Being an inquiry into extant instances of prolix and lapidary prefatory remarks upon a narrative.
November 16, 2009 6:03 AM   Subscribe

What are some good long-winded title pages from old books and novels?

I am looking for examples of the kinds of long-winded (and ornately lettered) title pages that used to appear in novels and other books before the 20th century.

You know the kind I mean: "Being the story of a young woman who sojourns into the depths of her soul, receiving kindness from many divers and unexpected personages".

In my mind I associate this with "loose baggy monster" novels from Dickens and Thackeray, although I can't think of any novels that actually do this at the beginning. Tristram Shandy, maybe?

I am looking for suggestions, and also places where I might view scans of these original pages online. I want to see the lettering and the layout, so Project Gutenberg won't quite give me what I need.

I saw a previous MeFi post about Victorian chapter headings, but I'm looking more specifically for title pages.
posted by meadowlark lime to Writing & Language (11 answers total) 6 users marked this as a favorite
 
Seventeenth-century sermons are a good resource:

Fitch, John. An Holy Connexion; Or a True Agreement Between Jehovahs
Being a Wall of Fire to His People, and the Glory in the Midst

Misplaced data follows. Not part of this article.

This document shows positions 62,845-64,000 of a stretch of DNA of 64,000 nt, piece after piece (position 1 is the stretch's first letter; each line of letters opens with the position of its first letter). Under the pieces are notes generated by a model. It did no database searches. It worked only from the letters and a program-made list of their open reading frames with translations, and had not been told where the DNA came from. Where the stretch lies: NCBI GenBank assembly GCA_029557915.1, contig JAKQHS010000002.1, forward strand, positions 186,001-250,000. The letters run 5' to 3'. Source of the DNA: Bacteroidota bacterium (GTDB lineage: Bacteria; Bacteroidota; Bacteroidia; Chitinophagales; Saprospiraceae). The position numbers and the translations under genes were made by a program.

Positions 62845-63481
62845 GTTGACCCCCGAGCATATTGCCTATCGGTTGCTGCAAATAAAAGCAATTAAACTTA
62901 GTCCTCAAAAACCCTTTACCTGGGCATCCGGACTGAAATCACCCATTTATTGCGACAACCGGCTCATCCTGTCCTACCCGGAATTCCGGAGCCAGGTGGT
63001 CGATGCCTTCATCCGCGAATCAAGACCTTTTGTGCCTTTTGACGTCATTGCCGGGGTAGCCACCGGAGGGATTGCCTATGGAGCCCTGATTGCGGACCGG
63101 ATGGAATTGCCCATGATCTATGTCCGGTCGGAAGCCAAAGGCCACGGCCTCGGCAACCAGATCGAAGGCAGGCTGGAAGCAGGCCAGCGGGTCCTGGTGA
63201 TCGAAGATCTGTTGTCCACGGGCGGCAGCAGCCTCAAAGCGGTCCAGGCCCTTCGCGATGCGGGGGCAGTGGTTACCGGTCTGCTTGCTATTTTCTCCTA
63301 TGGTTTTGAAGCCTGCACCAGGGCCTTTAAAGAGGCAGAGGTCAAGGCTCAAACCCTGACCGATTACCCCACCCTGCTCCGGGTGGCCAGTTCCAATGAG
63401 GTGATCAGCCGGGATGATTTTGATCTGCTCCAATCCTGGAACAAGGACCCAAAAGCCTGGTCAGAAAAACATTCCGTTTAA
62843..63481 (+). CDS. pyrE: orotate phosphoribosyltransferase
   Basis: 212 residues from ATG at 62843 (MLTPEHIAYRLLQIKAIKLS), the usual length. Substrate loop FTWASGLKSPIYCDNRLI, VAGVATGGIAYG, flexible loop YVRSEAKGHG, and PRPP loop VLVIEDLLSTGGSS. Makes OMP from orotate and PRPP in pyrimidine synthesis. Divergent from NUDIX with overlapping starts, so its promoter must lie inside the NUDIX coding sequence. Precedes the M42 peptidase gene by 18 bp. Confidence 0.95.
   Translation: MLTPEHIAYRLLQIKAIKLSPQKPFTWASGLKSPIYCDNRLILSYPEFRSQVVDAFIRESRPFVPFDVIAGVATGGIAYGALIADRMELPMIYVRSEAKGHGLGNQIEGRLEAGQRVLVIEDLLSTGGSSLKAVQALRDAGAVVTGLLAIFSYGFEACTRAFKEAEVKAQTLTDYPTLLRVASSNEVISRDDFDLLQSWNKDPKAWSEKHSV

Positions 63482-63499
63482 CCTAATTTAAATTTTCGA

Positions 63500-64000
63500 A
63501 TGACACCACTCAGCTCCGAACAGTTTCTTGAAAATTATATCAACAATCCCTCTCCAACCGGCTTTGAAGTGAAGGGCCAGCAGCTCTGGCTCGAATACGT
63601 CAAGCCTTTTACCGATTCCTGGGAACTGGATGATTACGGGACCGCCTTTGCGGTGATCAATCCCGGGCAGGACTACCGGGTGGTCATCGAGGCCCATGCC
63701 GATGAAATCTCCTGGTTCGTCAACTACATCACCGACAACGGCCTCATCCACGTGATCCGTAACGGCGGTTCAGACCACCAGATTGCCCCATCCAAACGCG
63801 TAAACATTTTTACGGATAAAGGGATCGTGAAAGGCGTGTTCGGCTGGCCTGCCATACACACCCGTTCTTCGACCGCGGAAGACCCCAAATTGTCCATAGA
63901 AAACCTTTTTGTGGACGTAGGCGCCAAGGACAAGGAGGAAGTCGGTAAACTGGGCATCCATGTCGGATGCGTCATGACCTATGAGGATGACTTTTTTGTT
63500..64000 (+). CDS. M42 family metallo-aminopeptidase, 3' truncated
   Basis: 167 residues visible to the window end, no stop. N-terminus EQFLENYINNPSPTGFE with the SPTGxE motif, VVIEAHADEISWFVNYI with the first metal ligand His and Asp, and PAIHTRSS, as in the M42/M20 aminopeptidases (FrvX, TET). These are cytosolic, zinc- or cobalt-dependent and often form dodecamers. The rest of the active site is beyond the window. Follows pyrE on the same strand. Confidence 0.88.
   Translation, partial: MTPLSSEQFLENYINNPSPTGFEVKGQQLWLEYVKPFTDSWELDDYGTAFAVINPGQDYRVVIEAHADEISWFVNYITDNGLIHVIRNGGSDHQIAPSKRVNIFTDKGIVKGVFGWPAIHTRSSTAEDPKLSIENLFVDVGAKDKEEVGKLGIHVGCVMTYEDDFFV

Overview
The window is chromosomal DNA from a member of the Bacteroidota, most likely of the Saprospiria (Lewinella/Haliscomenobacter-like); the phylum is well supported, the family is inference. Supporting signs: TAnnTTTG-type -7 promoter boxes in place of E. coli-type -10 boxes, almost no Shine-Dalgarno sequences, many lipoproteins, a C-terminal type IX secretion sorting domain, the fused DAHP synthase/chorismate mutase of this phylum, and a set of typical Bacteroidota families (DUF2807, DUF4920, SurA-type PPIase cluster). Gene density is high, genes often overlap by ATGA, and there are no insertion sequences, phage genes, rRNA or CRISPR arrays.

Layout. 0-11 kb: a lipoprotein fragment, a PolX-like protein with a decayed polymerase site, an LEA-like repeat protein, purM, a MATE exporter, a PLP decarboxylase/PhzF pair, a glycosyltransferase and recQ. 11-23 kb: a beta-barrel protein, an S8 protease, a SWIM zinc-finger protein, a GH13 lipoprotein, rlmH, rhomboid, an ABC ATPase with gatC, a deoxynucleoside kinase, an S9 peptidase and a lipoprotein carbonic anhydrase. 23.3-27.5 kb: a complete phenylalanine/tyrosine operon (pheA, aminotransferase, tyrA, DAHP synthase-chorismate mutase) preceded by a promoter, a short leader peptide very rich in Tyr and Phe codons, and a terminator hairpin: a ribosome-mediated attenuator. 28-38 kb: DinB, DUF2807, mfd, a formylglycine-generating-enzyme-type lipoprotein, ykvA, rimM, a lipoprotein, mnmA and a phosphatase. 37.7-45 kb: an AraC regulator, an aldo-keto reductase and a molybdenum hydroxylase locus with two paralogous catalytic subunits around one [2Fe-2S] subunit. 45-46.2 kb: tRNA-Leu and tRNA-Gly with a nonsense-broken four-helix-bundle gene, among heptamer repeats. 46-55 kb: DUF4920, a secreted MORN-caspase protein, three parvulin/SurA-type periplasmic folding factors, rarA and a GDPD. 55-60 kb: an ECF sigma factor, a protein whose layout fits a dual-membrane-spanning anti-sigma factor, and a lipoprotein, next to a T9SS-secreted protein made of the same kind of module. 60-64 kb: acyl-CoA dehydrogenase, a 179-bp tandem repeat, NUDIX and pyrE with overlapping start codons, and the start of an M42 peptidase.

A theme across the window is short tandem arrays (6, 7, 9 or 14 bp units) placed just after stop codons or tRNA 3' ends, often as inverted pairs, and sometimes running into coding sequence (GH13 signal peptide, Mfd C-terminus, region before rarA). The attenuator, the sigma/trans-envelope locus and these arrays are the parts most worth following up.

Thereof, Or a Word in Season to Stir up to a Solemn Acknowledgement of
the Gracious Protection of God over his People, and Especially to a
Holy Care that the Presence of God May Yet Be Continued with Us. As it
was Delivered in a Sermon Preached at Hartford on Conecticut in NE May
14, 1674, Being the Day of Election There
. Cambridge, Mass., 1674.

Hooker, Samuel. Righteousness Rained from Heaven, or a Serious and
Seasonable Discourse Exciting All to an Earnest Enquiry after, and
Continued Waiting for the Effusions of the Spirit, unto a
Communication and Increase of Righteousness: That Faith, Holiness and
Obedience May Yet Abound among Us, and the Wilderness Become a
Fruitful Field, As it Was Delivered in a Sermon Preached at Hartford
on Connecticut in New-England, May 10, 1677, Being the Day of Election
There
. Cambridge, Mass.: Samuel Green, 1677.
posted by languagehat at 6:28 AM on November 16, 2009


I'm partial to The Fortunes and Misfortunes of the Famous Moll Flanders, Etc. Who Was Born In Newgate, and During a Life of Continu'd Variety For Threescore Years, Besides Her Childhood, Was Twelve Year a Whore, Five Times a Wife [Whereof Once To Her Own Brother], Twelve Year a Thief, Eight Year a Transported Felon In Virginia, At Last Grew Rich, Liv'd Honest, and Died a Penitent. Written from her own Memorandums.

A copy of the original title page is found at page 35 in the Penguin Classics edition and can be seen at Google Books.

Wikipedia has a good sized image of the title page to The Life and Strange Surprising Adventures of Robinson Crusoe of York, Mariner: Who lived Eight and Twenty Years,
all alone in an un-inhabited Island on the coast of America,
near the Mouth of the Great River of Oroonoque;
Having been cast on Shore by Shipwreck,
where-in all the Men perished but himself.
With An Account how he was at last as strangely deliver'd by Pyrates.
Written by Himself